Alcaeus (poet)

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Alcaeus (Alkaios) of Mitylene (ca. 620 BC-6th century BC), Greek lyric poet, was an older contemporary and an alleged lover of Sappho, with whom he may have exchanged poems. He was born into the aristocratic governing class of Mytilene, the main city of Lesbos, where his life was entangled with its political disputes and internal feuds. The date of his death is unknown.

During a rebellion headed by Pittacus, a violent civil war broke out on Lesbos. Alcaeus sided with the rebels and his (probably much older) brothers joined with Pittacus in a coup which toppled the aristocratic Melanchros from power. For some time, Alcaeus was allied to Pittacus, even fighting alongside him in a battle against the Athenians at Sigeion near Troy where Pittacus defeated the Athenian commander, Phrynon in single combat. Herodotus claims that Alcaeus ran away from the battle of Sigeion and the allegations of cowardice are angrily answered in some of Alcaeus' verses.

Alcaeus joined in an unsuccessful plot against Myrsilis, whose influence became strong following the removal of Melanchros. Pittacus, however, aligned himself with Myrsilis and Alcaeus went into exile.

After the death of Myrsilis, Alcaeus seems to have been reconciled to Pittacus and returned to Mytilene. This new alliance was not to last, however, and Alcaeus again found himself forced into exile, traveling as far as Egypt. One of his brothers joined the Babylonian army and fought under Nebuchadnezzar. It is believed that Alcaeus eventually returned to Lesbos but his poetry includes bitter denunciations of his mistreatment at the hands of one time friends as well as long time enemies.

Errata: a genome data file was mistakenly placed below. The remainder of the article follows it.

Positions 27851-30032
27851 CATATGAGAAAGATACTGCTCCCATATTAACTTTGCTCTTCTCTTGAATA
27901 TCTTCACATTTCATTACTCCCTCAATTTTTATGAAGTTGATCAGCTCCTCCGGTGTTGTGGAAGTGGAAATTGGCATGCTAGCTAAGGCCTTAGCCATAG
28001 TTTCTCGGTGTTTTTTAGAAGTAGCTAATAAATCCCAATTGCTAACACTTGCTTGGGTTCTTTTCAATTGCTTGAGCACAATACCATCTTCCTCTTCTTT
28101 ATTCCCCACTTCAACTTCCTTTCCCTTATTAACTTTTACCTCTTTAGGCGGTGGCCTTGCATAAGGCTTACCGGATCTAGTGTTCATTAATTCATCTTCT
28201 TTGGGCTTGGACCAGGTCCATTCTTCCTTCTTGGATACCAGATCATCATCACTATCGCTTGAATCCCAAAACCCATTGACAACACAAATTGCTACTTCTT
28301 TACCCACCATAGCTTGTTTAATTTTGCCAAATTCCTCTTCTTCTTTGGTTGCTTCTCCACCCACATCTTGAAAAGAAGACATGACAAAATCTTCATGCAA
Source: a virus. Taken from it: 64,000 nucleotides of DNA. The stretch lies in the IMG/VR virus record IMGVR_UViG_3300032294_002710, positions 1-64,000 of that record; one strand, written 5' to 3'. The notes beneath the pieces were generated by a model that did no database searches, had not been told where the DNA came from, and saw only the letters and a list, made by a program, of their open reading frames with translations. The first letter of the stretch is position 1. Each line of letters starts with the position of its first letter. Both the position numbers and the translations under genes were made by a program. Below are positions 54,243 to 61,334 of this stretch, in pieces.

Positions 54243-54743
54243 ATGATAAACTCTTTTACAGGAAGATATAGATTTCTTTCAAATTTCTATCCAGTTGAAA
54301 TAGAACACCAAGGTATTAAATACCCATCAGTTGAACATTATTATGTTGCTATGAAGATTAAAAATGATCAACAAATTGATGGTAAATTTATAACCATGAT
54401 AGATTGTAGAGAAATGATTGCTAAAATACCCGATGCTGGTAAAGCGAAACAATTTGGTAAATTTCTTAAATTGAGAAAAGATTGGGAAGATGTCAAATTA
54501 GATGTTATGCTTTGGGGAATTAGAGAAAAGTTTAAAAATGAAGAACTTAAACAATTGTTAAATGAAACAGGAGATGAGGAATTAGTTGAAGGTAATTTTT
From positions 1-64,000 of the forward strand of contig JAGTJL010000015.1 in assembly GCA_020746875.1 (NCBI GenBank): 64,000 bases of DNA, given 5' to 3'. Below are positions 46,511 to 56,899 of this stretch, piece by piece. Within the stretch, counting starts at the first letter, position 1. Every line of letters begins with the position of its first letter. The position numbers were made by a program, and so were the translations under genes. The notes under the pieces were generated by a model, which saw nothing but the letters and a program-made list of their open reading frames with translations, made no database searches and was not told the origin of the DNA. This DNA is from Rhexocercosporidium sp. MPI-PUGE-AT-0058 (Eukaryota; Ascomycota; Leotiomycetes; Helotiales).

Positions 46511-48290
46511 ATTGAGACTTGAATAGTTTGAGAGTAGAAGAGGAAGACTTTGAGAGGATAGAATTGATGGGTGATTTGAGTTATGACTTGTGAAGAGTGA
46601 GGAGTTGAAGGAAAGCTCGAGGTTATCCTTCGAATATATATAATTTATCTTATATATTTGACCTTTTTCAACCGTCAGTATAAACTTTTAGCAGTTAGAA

Alcaeus' experience in war and politics are reflected in his extant poetry, much of it military in nature. There are references to mad efforts to survive upon a ship sinking in rough waters, the sight of helmets and spears, the relief of welcoming a brother home from war. He also rails against the danger of tyrants and the accusations of cowardice that arose when he was the sole member of his company to survive a battle.

Still, Alcaeus' lively verses extolled revelry, gambling, friendship, and the rough life at sea. There are softer subjects, as well: love songs, drinking songs and the destruction a man incurs by living a life of dissipation. All of these were the kind of poetry that would be read aloud at a symposium. He also produced hymns to the gods, for more solemn ocassions. Unfortunately, most of his work exists only in tattered fragments.

When his poems were edited in Hellenistic Alexandria, they were reported to have filled ten scrolls. However, the poetry of Alcaeus has survived only in quotations: "Fighting men are the city's fortress" and the like, so judging him, rather than his high reputation in antiquity, is like judging Ben Jonson through Bartlett's Familiar Quotations.

Alexandrian scholars agreed that Alcaeus was the second greatest lyric poet among the canonic nine. The considerable number of fragments extant (see link), and the imitations of Alcaeus in Latin by Horace, who regarded Alcaeus as his great model, help us to form a fair idea of the character of his poems.


  • Greek Lyric 1: Sappho and Alcaeus, D. A. Campbell (ed.), Harvard University Press, Cambridge, Mass., (1982) ISBN 0-674-99157-5 (Contains complete Greek text and English translation, including references to Alcaeus by ancient autors. A good starting-point for serious students who are new to this poetry.)
  • Sappho and the Greek Lyric Poets translated by Willis Barnstone, Schoken Books Inc., New York (paperback 1988) ISBN 0-8052-0831-3 (A collection of modern English translations suitable for a general audience, includes complete poems and fragments along with a brief history of each of the featured poets. Over 25 fragments of Alcaeus' poetry is translated, including his Hymn to Apollo.)

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